The Second Disc

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In Case You Missed It: Don’t Forget Glass Tiger’s Expanded Debut, New Compilation

with 8 comments

The band themselves likely wouldn’t want it any other way, so we won’t forget to tell you about some relatively recent catalogue projects that just arrived up north from rock band Glass Tiger.

The Canadian rockers shot to fame in the mid-’80s with the irresistibly catchy “Don’t Forget Me (When I’m Gone).” With a synth-horn-fueled hook that could make the most stoic musician bop along, a dollop of perfect pop-rock production from co-writer Jim Vallance and an edgy vocal cameo from fellow Northern light Bryan Adams, “Don’t Forget Me” is one of the decade’s best buried treasures, topping the Canadian charts and peaking in the U.S. at No. 2. The album which held it, 1986’s The Thin Red Line, also yielded sizable North American hits in “Someday” and “I Will Be There,” Top 40 hits in America and Canada alike. Additionally, the band were nominated for a Best New Artist Grammy Award and won five Juno Awards in 1986 and 1987.

While the band’s subsequent albums, Diamond Sun (1988) and Simple Mission (1991) never held America’s attention as well as “Don’t Forget Me,” they were smash hits in their native country; Simple Mission spun off four Top 10 hits alone, including Top 5 tune “Animal Heart.” After a solo career, lead singer Alan Frew reunited with his bandmates (save for original drummer Michael Hanson) in the 2000s, and Glass Tiger remains a strong Canadian live act.

The group, partnering with EMI Canada, has taken 2012 to both look back and forward with two new catalogue titles. The first is a deluxe anniversary edition of The Thin Red Line, featuring new artwork and a bonus disc of archival B-sides, remixes and unreleased demos. Some of that material, including a new, stripped-down version of the title track, appears on Then…NOW…Next, a new Glass Tiger compilation featuring singles from the band’s three Capitol albums, two tracks from lead singer Alan Frew’s 1994 solo disc Hold On and four new tracks, including Frew’s solo acoustic take on The Beatles’ “You’ve Got to Hide Your Love Away.”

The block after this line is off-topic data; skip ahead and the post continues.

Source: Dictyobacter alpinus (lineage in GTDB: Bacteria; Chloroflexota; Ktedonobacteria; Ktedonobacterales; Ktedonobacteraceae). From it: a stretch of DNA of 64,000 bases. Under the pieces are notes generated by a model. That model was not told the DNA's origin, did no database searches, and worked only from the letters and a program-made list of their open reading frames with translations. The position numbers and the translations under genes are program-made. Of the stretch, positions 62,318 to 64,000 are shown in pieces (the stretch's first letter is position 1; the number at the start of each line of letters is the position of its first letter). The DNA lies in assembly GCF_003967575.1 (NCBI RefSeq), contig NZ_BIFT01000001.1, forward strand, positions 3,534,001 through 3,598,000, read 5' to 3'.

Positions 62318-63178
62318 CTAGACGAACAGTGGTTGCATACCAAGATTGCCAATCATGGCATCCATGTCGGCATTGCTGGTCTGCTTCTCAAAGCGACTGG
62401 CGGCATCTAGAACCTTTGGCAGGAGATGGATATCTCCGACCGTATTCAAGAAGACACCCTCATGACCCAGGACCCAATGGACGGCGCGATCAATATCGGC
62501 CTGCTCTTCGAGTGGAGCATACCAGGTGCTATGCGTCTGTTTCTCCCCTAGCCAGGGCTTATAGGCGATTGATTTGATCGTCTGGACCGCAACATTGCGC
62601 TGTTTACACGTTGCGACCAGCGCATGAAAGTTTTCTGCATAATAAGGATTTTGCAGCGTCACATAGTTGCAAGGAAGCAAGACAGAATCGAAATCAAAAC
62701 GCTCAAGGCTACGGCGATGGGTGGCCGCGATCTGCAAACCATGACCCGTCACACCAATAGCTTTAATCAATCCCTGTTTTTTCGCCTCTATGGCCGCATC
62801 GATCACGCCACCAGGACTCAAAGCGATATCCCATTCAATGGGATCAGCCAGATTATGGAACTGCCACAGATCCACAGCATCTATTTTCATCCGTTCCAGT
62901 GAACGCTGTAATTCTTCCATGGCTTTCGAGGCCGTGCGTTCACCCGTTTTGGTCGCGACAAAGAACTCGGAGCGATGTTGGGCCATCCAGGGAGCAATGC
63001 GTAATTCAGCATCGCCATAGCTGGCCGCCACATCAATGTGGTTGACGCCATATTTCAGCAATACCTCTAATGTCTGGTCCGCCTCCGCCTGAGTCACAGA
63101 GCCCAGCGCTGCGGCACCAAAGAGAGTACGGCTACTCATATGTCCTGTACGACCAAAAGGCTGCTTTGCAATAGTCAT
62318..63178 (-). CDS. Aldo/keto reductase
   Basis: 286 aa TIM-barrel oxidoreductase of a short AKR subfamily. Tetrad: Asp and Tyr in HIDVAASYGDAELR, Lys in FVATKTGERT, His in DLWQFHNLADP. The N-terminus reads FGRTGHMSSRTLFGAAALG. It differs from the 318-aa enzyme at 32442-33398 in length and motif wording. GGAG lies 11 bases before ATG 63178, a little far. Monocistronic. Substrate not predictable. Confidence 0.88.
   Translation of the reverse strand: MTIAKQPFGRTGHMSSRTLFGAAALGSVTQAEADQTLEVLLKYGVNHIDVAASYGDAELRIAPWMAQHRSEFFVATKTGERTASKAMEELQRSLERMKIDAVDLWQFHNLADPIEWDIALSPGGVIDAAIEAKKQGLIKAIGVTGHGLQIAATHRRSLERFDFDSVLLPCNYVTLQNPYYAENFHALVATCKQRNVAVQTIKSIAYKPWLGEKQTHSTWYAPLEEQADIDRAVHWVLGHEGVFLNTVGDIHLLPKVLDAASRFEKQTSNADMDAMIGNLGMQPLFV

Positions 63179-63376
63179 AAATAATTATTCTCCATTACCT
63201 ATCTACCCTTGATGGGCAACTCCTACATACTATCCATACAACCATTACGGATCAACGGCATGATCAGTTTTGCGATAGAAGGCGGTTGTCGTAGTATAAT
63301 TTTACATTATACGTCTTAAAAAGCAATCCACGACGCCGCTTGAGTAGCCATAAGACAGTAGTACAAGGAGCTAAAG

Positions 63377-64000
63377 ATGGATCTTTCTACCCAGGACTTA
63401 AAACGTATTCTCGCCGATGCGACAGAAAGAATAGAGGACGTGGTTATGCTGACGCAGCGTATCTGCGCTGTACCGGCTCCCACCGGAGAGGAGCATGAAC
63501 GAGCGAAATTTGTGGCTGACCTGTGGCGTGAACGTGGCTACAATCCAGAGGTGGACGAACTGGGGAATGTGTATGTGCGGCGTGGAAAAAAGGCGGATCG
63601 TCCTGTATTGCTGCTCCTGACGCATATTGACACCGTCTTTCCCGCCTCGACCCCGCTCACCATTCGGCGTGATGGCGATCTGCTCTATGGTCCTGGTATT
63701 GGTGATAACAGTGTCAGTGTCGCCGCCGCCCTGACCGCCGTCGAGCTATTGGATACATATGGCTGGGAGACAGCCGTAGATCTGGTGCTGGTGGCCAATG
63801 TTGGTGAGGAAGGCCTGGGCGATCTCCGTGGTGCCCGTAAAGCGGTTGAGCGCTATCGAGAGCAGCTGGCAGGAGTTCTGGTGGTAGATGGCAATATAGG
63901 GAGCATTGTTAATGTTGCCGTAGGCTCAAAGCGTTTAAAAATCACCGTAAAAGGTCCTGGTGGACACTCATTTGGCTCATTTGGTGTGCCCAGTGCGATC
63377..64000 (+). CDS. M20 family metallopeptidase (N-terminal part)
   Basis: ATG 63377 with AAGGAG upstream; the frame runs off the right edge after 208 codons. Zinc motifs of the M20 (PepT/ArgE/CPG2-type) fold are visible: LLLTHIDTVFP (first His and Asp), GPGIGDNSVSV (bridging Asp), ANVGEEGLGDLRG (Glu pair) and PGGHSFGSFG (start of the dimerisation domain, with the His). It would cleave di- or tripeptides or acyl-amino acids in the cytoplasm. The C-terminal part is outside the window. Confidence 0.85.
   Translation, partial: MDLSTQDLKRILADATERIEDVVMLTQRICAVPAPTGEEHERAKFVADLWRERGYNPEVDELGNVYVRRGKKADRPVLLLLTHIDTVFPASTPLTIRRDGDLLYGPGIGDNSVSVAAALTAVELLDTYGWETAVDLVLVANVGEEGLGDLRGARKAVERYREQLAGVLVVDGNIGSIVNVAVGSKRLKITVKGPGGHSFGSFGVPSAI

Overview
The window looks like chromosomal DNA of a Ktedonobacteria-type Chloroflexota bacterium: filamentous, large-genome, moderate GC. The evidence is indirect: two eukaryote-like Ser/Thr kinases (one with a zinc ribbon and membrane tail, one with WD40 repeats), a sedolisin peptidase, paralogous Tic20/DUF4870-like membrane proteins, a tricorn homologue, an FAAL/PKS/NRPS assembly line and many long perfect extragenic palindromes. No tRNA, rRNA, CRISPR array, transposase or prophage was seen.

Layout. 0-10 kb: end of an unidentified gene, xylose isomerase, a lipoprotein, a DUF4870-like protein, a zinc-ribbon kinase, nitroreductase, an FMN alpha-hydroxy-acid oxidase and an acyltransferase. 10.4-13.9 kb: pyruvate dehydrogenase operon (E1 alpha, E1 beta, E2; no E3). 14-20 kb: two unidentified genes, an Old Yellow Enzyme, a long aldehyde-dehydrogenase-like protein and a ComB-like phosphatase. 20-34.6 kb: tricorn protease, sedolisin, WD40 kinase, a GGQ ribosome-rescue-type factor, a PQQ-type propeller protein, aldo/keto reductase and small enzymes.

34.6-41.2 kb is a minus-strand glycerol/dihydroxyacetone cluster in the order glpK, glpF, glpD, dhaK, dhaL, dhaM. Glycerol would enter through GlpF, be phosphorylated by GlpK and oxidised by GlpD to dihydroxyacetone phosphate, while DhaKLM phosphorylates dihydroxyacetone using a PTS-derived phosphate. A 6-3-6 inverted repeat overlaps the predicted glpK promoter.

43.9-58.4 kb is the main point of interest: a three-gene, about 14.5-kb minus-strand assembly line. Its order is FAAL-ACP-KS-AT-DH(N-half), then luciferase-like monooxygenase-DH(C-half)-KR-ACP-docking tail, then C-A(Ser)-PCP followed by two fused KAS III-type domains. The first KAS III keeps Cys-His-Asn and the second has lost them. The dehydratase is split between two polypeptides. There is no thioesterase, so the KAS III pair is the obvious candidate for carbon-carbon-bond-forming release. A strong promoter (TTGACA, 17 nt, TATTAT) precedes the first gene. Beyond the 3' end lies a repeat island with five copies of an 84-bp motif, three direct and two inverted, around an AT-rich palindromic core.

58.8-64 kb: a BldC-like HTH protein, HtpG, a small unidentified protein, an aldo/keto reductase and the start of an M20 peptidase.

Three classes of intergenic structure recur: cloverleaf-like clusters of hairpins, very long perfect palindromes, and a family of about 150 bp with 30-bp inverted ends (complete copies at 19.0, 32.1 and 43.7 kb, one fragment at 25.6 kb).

The deluxe Thin Red Line snuck up on us back in June, while Then…NOW…Next hit stores this Tuesday, August 21. Hit the jump to order both of them and check out the track lists!

The Thin Red Line: Anniversary Edition (EMI Canada 50999 636501 2 9, 2012)

Disc 1: Original LP (released as Capitol ST-6527, 1986)

  1. Thin Red Line
  2. Don’t Forget Me (When I’m Gone)
  3. Closer to You
  4. Vanishing Tribe
  5. Looking At a Picture
  6. The Secret
  7. Ancient Evenings
  8. Ecstasy
  9. Someday
  10. I Will Be There
  11. You’re What I Look For

Disc 2: Bonus material

  1. Thin Red Line (Reverence Mix) *
  2. Don’t Forget Me (When I’m Gone) (Writer’s Demo) *
  3. Don’t Forget Me (When I’m Gone) (Single Mix) (single A-side – Capitol B-72992, 1986)
  4. I Will Be There (Single Version) (single A-side – Capitol B-73021, 1986)
  5. Touch & Go (Tokyo) (Demo) *
  6. Someday (Writer’s Demo) *
  7. Someday (Extended Mix) (12″ A-side – Capitol S-75165, 1986)
  8. You’re What I Look For (Live At Ontario Place) *
  9. After the Dance (Live At Ontario Place) *
  10. Do You Wanna Dance (with Me) (12″ B-side to “Don’t Forget Me (When I’m Gone)” – Capitol S-75142, 1986)